Topshop is the latest retailer to have suffered a blow from harsh conditions on the street after posting losses of millions of dollars a pound in the last fiscal year.
The retailer’s parent company Arcadia Group which belongs to the family of sir Philip green and includes both topshop and topman made £10.9 m loss in the year to August 2017, compared with £59.4 m profit a year earlier. Sales fell 6 £ 933.6 m, according to accounts filed at companies house.
Like many other high street retailers, networks, fashion fights amid the gloomy conditions in the retail sector as consumers restrain spending, while the costs of doing business are rising.
Topshop also took a £12.6 m hit this year, due to impairment of fixed assets and provisions for onerous lease agreements.
Retailers provide for onerous leases when the rent no longer covered by the income of the store. Topshop had to raise its provision unprofitable new stores from € 730 000 to £4.2 m.
The figures come a few days after sir Philip’s Taveta investments, the company behind the Arcadia group of fashion brands which include Burton menswear, Dorothy Perkins, Evans, Miss Selfridge, outfit and Wallis, reported a 42pc decline in operating profit to £124.1 m in the same period and 5pcs slide in sales.
Taveta investments closed 41 stores if the lease came to an update at the conclusion of the lease for another 25. Its property store is now about 2,800 worldwide.
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Ian Grabiner, Executive Director, Taveta, said online sales are growing at the expense of traditional brick-and-mortar retailers.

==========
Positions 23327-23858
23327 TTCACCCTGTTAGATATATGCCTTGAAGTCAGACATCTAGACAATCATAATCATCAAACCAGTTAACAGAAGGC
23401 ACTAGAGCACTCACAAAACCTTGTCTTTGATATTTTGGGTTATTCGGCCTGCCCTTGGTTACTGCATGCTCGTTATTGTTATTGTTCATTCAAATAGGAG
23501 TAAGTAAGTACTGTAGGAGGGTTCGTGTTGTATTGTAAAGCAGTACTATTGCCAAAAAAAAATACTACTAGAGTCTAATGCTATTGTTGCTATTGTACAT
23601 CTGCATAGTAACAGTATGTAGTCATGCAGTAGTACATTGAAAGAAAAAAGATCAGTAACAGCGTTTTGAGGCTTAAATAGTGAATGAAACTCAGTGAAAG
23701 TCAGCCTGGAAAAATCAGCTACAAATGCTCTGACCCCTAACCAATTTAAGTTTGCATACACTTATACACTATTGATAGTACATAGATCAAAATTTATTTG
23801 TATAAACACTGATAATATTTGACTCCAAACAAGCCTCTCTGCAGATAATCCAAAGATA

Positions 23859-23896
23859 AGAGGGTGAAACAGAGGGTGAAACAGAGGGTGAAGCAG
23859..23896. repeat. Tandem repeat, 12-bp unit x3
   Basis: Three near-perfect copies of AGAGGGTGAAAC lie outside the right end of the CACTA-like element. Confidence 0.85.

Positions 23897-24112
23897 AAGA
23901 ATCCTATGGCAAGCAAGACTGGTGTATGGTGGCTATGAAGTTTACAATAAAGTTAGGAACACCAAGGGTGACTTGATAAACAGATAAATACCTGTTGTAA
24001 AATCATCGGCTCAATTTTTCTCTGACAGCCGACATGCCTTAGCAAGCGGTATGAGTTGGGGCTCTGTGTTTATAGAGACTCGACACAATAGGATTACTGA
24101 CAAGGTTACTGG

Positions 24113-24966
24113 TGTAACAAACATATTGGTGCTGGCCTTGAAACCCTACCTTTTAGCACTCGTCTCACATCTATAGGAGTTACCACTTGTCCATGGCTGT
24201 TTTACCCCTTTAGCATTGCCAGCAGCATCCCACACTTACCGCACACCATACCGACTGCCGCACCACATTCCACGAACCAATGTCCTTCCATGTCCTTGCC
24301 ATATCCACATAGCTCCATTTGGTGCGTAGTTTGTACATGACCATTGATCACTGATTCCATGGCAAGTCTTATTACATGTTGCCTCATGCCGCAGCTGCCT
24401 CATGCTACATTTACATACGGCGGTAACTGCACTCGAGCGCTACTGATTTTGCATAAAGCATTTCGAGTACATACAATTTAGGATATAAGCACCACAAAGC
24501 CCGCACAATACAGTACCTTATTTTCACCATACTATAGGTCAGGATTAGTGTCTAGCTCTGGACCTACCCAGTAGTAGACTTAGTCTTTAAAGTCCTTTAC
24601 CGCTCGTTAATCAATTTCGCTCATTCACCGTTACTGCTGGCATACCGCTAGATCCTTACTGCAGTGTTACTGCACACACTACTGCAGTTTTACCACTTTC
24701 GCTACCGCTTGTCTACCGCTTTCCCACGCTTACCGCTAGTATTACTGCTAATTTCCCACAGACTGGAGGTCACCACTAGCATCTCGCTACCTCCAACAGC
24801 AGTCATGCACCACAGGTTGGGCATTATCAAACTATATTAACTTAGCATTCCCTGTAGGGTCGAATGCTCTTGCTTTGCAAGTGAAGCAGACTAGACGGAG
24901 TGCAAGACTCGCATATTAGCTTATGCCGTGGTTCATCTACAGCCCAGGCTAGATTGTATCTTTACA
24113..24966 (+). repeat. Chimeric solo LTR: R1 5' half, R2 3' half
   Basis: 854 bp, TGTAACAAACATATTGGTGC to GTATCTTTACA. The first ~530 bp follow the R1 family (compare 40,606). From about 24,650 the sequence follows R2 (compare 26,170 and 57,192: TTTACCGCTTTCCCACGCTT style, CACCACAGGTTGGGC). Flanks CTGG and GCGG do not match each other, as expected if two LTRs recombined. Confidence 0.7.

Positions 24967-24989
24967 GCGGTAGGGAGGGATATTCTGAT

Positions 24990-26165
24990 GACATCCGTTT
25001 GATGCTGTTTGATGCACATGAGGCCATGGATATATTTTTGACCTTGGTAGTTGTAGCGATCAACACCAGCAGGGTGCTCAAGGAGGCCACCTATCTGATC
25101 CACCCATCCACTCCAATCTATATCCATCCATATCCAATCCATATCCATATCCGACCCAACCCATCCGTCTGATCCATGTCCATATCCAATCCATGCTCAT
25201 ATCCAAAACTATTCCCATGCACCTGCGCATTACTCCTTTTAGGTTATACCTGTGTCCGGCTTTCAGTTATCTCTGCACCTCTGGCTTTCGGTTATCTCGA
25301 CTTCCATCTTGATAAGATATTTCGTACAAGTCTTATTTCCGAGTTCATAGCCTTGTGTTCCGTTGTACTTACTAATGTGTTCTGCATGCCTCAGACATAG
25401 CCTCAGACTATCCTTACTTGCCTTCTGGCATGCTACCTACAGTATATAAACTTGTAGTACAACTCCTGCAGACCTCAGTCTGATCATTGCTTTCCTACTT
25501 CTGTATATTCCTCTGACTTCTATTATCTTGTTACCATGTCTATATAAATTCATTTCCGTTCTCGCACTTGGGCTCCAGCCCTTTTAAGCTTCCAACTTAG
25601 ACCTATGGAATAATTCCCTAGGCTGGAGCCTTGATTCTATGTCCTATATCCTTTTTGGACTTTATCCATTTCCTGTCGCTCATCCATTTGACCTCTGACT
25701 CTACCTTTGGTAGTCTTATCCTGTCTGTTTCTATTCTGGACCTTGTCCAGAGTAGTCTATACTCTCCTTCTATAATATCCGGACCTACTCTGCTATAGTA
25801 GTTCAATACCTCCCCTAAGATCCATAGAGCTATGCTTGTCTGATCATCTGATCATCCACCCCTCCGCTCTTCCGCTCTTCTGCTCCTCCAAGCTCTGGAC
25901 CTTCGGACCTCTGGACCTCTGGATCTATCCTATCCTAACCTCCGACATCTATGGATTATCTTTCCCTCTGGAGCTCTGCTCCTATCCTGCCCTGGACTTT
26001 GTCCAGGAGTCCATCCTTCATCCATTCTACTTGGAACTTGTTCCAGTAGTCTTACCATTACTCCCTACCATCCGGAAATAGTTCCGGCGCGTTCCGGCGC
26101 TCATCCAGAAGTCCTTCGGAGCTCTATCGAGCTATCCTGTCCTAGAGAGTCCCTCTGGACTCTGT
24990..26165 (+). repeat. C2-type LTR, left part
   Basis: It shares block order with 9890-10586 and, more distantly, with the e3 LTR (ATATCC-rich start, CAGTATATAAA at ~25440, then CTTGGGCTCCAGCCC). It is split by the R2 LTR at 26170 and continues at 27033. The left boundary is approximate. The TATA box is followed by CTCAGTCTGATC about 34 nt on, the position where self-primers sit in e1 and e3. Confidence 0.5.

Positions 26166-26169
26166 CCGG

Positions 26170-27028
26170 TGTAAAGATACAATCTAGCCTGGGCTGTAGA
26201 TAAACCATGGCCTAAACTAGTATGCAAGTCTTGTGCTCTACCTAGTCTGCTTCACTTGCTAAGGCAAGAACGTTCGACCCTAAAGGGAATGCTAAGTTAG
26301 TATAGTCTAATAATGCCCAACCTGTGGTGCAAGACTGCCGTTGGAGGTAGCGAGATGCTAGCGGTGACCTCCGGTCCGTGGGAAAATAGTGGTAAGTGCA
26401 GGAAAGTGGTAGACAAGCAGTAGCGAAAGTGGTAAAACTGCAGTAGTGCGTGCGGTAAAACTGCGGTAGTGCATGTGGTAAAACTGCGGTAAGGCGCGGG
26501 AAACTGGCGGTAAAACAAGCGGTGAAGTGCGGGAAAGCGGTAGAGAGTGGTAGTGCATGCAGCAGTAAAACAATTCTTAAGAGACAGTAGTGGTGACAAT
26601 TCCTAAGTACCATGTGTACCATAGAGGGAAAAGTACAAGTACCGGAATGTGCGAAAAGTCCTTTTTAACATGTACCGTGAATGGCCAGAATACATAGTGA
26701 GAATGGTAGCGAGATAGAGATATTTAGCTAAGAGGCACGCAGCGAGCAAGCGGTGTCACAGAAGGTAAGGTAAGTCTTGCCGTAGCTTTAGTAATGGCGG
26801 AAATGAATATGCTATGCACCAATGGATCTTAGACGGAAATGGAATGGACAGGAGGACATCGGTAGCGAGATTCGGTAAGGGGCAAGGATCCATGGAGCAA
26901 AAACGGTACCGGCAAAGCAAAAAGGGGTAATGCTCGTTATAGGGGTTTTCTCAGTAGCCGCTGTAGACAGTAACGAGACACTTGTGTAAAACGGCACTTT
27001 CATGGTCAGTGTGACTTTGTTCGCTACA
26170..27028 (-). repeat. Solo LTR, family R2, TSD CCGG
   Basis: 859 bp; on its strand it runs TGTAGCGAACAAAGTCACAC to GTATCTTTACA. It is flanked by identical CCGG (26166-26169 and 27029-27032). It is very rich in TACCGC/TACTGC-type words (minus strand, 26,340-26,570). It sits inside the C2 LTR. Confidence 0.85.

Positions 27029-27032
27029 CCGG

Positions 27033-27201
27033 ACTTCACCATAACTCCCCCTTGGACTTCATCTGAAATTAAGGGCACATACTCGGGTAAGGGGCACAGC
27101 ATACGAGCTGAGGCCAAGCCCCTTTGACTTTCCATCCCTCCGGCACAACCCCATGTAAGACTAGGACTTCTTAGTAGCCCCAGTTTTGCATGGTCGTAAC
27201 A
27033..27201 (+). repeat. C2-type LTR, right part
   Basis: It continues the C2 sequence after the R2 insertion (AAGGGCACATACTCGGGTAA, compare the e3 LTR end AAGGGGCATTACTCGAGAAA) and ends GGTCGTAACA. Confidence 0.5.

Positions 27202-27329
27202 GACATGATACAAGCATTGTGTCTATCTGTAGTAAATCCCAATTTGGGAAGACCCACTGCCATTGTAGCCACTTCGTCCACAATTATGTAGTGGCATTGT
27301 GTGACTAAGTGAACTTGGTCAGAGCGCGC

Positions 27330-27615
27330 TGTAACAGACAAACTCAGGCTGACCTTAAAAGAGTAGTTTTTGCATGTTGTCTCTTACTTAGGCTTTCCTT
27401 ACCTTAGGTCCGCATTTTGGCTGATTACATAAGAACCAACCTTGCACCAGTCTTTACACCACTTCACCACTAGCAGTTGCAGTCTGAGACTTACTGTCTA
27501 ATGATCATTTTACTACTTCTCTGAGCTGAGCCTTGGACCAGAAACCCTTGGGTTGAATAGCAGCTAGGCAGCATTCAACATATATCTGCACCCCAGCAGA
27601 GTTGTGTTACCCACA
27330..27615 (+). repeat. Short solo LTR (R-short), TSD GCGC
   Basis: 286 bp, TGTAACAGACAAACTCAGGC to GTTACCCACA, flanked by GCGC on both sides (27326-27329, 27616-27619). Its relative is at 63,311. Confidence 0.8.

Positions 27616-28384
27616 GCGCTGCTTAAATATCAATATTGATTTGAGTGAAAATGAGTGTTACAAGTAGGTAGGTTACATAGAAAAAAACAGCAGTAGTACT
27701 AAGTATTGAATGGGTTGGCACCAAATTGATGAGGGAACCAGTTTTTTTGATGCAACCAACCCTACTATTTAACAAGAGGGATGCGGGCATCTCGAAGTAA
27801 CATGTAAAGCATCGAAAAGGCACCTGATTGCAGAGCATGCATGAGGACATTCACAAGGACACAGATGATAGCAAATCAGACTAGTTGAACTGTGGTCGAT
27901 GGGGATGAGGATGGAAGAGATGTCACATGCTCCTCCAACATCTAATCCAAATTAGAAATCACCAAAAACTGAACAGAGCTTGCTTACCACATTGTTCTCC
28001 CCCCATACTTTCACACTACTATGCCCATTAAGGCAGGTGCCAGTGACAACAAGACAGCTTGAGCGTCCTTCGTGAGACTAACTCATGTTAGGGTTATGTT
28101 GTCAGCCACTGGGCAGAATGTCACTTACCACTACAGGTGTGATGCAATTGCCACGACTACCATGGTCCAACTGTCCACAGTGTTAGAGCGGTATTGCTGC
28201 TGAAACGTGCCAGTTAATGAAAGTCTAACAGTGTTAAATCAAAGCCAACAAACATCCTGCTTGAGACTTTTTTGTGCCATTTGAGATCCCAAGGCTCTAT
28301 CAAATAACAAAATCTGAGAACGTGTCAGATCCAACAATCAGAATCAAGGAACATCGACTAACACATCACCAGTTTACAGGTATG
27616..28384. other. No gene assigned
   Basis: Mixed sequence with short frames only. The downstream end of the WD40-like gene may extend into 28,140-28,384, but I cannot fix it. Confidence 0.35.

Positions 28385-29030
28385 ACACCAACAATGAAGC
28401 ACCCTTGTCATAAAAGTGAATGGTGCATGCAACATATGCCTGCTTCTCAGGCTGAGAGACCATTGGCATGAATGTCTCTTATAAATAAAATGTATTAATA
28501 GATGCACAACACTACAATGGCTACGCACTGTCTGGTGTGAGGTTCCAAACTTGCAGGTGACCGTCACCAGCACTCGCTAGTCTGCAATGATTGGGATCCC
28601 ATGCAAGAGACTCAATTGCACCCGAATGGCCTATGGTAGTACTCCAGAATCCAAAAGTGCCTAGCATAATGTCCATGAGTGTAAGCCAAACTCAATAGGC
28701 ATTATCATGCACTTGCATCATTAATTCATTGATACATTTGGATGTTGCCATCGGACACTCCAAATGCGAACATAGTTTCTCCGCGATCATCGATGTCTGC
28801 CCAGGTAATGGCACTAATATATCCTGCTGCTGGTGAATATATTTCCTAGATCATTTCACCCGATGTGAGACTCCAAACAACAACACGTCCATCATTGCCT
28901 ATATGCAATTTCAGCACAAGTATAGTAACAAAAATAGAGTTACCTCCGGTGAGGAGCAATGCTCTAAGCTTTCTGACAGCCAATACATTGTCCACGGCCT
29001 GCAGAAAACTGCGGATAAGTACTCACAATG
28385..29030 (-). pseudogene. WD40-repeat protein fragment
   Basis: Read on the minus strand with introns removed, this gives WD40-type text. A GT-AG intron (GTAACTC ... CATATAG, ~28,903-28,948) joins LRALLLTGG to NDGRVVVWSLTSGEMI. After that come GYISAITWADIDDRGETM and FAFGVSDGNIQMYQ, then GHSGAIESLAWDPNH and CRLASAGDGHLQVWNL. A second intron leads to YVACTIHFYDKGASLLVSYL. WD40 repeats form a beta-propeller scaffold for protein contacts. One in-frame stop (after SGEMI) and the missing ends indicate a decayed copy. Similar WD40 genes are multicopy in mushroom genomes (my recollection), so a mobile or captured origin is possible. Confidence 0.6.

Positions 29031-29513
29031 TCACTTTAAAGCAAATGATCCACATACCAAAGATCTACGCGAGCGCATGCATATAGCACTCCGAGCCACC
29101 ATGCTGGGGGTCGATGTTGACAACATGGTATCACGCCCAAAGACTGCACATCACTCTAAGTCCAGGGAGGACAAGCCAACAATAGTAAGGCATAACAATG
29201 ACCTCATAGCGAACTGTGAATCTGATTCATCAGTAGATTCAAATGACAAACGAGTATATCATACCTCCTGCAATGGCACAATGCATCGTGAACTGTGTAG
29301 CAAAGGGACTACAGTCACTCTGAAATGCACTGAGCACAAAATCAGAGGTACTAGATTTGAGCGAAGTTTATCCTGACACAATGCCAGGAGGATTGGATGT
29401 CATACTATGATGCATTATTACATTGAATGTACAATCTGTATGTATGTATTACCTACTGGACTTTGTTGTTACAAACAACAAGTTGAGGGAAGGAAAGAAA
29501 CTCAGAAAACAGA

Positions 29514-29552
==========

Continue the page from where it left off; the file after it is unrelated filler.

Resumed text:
“The retail sector remains high competition,” he said. “While we [Taveta investments] found the sales header and disappointing profits, we remain highly cash generative business and has had positive net cash balance at year end £157.2 m.”
The growing popularity of online shopping hurt many traditional retailers who are trying to compete and have difficulty adapting to the digital retail or a profit from online sales, which can be significantly lower than the sales margin in the store.
It was a very difficult week for the high street. Marks & Spencer confirmed the closure of 14 stores as part of a major restructuring program that ultimately will result in 100 closing the store for the next four years.
Tesco, meanwhile, said Tuesday that he was closing non-food website Tesco direct, putting about 500 jobs at risk.
Several other retailers, including new look, along with the Italian restaurant operators and hotel Jamie, have closed branches this year, while toys R us and shop gone bust with the loss of about 6,000 jobs.